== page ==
After making waves at this year’s Consumer Electronics Show,
Internet-connected HDTVs are finally beginning to ship to retail – and they
could be game changers for the entertainment industry.Lgtv

A pair of LG models have slipped onto store shelves with the
company’s NetCast feature built in, allowing consumers to stream content from
Netflix and YouTube, among other providers. Toshiba, Sony and Philips are
working on competing products, which will be released later this year and in early
2010.

What might sound like a gimmick is expected to catch on
fast. The Yankee Group, an analytical research company, expects 50 million
people will have Internet connected HDTVs by 2013. (Another 30 million, they
say, will have connected Blu Ray players – and 11 million will have purchased
media adaptors.)

The opportunities – and the dangers – are significant.

Forward-thinking studios with their fingers in digital
distribution could find Internet connectivity to be a boost to the bottom line,
as consumers bypass the local Blockbuster and opt to download new DVD releases
directly to their sets. Microsoft and Sony have both made video streaming a key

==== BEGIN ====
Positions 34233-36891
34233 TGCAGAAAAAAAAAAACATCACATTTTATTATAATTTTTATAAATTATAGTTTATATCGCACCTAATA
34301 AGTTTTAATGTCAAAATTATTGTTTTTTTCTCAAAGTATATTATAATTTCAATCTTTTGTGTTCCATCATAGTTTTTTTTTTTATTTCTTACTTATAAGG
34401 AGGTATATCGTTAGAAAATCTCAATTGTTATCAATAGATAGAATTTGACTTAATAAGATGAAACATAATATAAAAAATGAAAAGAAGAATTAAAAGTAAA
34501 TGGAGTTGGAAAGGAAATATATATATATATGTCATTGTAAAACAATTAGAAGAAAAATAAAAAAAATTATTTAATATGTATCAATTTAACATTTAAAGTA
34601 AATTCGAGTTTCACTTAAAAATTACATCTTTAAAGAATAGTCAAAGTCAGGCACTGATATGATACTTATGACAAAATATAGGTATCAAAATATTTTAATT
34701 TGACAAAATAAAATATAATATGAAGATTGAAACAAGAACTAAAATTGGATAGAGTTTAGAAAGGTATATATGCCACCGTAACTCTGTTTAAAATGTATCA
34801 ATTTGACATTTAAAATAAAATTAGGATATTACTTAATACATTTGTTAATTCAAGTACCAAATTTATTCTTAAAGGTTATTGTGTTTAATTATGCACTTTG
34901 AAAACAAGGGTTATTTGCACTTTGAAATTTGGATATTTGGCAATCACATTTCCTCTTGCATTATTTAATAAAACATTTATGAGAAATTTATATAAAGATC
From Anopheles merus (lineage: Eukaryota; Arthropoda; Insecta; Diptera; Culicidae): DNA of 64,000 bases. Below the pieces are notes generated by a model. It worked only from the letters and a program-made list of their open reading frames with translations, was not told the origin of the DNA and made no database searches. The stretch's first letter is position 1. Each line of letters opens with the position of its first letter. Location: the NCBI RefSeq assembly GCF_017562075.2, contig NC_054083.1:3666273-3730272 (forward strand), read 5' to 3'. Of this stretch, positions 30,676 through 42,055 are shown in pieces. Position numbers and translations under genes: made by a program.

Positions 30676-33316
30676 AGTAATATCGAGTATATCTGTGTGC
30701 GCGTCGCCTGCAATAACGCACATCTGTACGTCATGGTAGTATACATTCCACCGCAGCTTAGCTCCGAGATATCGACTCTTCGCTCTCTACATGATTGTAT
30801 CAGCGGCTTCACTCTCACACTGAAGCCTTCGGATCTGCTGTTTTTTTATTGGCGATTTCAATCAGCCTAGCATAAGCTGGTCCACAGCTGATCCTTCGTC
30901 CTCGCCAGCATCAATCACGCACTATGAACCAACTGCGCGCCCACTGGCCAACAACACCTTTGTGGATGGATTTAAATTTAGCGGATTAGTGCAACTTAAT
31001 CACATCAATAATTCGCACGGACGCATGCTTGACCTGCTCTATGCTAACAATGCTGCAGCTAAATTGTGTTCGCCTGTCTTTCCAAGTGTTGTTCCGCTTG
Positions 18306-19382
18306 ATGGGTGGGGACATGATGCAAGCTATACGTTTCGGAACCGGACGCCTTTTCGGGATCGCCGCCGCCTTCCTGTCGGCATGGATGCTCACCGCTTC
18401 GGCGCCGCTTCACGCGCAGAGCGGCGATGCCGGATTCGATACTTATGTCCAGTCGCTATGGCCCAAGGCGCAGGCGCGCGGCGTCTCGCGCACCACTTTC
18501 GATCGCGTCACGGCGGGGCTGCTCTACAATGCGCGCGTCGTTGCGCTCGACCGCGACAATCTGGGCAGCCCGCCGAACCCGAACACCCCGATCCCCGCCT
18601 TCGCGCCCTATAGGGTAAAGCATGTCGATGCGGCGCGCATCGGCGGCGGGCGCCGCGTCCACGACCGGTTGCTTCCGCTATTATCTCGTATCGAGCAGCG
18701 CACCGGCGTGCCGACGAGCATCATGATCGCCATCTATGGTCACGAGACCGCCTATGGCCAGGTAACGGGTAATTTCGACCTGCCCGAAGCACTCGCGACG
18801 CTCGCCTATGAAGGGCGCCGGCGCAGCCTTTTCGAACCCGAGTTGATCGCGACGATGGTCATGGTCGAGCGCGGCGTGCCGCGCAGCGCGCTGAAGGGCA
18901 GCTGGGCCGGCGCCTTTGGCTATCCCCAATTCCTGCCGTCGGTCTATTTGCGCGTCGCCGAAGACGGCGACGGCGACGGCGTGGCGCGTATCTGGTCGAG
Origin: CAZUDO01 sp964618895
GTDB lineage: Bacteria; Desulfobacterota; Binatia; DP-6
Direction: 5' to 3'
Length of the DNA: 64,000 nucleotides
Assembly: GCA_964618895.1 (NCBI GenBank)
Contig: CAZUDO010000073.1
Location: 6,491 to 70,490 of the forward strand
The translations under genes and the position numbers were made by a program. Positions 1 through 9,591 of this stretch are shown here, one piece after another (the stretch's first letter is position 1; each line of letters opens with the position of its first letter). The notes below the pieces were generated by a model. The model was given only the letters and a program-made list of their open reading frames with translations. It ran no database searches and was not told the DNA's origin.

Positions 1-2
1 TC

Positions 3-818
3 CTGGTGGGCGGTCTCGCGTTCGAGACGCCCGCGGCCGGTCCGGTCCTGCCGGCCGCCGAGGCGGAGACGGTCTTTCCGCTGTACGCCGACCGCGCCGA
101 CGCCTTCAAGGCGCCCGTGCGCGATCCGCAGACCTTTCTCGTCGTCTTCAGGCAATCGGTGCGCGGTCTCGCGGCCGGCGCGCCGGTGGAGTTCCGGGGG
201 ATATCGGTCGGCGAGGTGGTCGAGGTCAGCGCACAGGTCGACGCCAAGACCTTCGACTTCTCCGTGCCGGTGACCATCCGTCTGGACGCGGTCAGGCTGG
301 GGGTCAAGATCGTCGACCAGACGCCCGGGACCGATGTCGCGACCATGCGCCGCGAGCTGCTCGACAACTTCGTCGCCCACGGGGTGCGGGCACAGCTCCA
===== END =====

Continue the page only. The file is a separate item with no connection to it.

component of their gaming systems and both are looking to expand that.

“We have a lot of work going on in the video strategy area,”
says Shane Kim, Corporate Vice President, Strategy and Business for Microsoft's
Interactive Entertainment Business.  “We
know we want to bring a lot more video content to the Xbox 360, but we have to
figure out what the best way is to do that.”

Networks will also be able to incorporate online elements
with their programming to keep viewers interested not only during broadcast,
but once a program concludes.

For instance, imagine, a running chat window off to the side
during “American Idol,” letting fans communicate in live-time or even vote
directly for their favorites.

Or, perhaps, after an episode of “Survivor,” CBS could steer
people with Internet-connected sets to watch clips from the just-voted off
contestants arriving at the Ponderosa. The network already offers these clips
on its Website – and die-hard fans of the show could be kept around long enough
to prevent them from switching over to another program.

With full Internet connectivity, though, comes another challenger
for screen time. Viewers who get bored with programming may be just as likely
to hop onto their Web browser or check their email as they are to change the
channel.

More disturbing will be the potential ability for people to
easily grab a pirated film online and stream it directly to their television.

We’re at the very beginning of the road for these sets. And
LG’s NetCast is just a first step. In fact, only two models are currently
available –

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